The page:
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Hebrew was a language spoken in Israel and by Jews on Earth.

In 1930 New York City, a sign near the Fischer's Infants Wear was written in this language. The sign said בשר כשר, an advertisement meaning "kosher meat" was sold there. (TOS: "The City on the Edge of Forever")

In 1996, a standard greeting containing Hebrew text was transmitted by Rain Robinson to the unknown object she had detected in orbit. The single word of Hebrew read peace, a standard salutation. (VOY: "Future's End")

While the word is intended to be שָׁלוֹם (shalom), it was misspelled as שׂלוֹם (solom).

An edited scroll containing Hebrew script was found in the White Church shrine on Terralysium. (DIS: "New Eden")

When the USS Discovery encountered the Sphere lifeform in 2257, what appeared to be a computer virus caused the universal translator to translate the crew's speech into a chaotic cacophony of languages. At one point, Captain Christopher Pike welcomed Saru to the bridge in Hebrew: "Barokh' haba l'mig'dal babal." ("Welcome to the Tower of Babel.") (DIS: "An Obol for Charon")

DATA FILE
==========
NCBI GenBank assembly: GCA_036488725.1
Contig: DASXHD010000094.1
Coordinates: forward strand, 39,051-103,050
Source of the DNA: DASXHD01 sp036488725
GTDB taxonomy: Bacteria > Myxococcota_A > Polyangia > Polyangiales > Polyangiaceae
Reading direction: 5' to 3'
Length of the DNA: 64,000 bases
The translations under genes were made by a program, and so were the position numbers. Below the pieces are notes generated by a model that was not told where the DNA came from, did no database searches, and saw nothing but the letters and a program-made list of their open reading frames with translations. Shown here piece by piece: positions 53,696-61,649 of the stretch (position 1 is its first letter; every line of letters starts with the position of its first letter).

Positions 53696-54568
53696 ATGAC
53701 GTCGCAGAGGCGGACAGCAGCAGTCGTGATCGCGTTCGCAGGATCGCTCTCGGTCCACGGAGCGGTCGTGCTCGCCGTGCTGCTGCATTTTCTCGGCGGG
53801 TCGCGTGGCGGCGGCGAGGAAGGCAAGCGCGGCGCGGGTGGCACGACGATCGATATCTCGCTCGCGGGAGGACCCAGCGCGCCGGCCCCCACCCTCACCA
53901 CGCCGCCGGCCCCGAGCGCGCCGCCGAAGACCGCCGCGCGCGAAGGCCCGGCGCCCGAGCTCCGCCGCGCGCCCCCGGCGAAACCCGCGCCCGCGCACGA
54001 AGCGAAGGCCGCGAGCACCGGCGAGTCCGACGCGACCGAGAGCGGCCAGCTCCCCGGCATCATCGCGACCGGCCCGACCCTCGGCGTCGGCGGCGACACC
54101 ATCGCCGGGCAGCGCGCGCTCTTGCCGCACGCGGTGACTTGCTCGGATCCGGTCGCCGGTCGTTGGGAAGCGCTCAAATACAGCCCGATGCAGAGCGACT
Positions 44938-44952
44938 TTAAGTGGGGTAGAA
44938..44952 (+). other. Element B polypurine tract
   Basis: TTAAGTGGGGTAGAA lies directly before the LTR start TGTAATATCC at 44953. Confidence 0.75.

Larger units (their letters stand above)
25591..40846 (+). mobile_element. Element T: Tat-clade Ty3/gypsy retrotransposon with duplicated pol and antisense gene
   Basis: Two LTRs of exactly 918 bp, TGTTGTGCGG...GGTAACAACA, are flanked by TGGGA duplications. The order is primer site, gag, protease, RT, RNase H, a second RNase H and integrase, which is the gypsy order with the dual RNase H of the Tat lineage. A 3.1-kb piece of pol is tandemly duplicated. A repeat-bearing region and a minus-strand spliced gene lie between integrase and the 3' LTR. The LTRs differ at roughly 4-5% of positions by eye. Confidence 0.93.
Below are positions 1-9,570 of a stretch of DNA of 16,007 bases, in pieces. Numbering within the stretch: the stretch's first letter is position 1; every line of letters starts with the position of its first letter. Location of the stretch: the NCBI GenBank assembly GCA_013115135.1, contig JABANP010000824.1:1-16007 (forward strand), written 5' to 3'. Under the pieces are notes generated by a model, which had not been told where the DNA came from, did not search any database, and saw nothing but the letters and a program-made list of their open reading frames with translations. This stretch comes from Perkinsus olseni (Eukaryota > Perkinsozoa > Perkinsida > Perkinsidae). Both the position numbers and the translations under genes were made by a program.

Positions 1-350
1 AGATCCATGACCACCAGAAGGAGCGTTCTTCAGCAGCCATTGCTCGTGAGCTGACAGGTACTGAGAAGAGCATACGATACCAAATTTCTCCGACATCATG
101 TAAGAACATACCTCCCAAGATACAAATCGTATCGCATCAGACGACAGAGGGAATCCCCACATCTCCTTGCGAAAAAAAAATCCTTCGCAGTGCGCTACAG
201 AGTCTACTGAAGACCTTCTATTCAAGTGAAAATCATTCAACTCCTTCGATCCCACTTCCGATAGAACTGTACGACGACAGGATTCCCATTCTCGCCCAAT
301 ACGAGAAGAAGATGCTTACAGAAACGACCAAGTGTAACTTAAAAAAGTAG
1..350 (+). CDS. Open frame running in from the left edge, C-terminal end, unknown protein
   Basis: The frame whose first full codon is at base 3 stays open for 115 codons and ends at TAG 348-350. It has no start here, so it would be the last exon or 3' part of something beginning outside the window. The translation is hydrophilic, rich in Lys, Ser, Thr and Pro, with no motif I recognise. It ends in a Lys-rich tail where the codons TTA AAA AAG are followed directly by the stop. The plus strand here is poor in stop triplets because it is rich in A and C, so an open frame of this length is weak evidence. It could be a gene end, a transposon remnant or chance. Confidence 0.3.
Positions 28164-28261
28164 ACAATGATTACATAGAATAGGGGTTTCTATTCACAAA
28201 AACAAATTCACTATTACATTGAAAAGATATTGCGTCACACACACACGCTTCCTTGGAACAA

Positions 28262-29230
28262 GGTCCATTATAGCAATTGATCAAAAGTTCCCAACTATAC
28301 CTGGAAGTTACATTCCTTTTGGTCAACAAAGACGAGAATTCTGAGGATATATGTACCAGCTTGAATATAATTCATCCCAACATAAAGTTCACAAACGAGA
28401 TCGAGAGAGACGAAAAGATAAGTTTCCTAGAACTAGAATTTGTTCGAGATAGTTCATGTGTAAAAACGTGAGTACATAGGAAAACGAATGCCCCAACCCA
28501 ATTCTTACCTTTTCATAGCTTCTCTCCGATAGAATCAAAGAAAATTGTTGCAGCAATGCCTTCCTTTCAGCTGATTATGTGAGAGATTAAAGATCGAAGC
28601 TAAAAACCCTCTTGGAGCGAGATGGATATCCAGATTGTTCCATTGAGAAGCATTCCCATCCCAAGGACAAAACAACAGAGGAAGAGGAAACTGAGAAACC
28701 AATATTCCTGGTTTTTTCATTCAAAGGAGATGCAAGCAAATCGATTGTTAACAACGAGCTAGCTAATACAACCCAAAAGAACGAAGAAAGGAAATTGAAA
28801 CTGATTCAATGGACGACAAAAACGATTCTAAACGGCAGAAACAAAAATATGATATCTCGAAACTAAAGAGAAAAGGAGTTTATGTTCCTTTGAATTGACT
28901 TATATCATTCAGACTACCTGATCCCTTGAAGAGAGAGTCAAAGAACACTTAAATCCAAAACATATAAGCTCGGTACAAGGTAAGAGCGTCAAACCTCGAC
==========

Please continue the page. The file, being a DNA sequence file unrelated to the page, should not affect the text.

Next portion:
An image of Moses holding the Ten Commandments was stored in the USS Enterprise library computer. The text on the tablets was written in Hebrew and read "You shall not kill. You shall not commit adultery. You shall not steal. You shall not bear false witness against your neighbor." (TOS-R: "The Cage")


Background information

The planet Zeon of TOS: "Patterns of Force" also appears to be a play on the Hebrew word "Zion", which is a Hebrew word that can refer to either Jerusalem or the Jewish people. As well, its known inhabitants, Isak, Abrom, and Davod all have Hebrew names. This serves to strengthen the episode's intentional parallel between the people of Zeon and oppression of Jews at the hands of the Nazis.

Most of the biblical names referenced throughout Star Trek are of Hebrew origin, and most are plays on Hebrew words. These include Adam and Eve, Daniel, David, Gabriel, Jonah, Moses, Methuselah, and Solomon.

The Vulcan salute was devised by Leonard Nimoy based on a hand gesture used in some Jewish rituals. The hand gesture, in turn, aims to mimic the Hebrew letter shin. The letter shin is commonly used in Hebrew and Jewish iconography to represents the word shaddai, meaning "God" or "Almighty".

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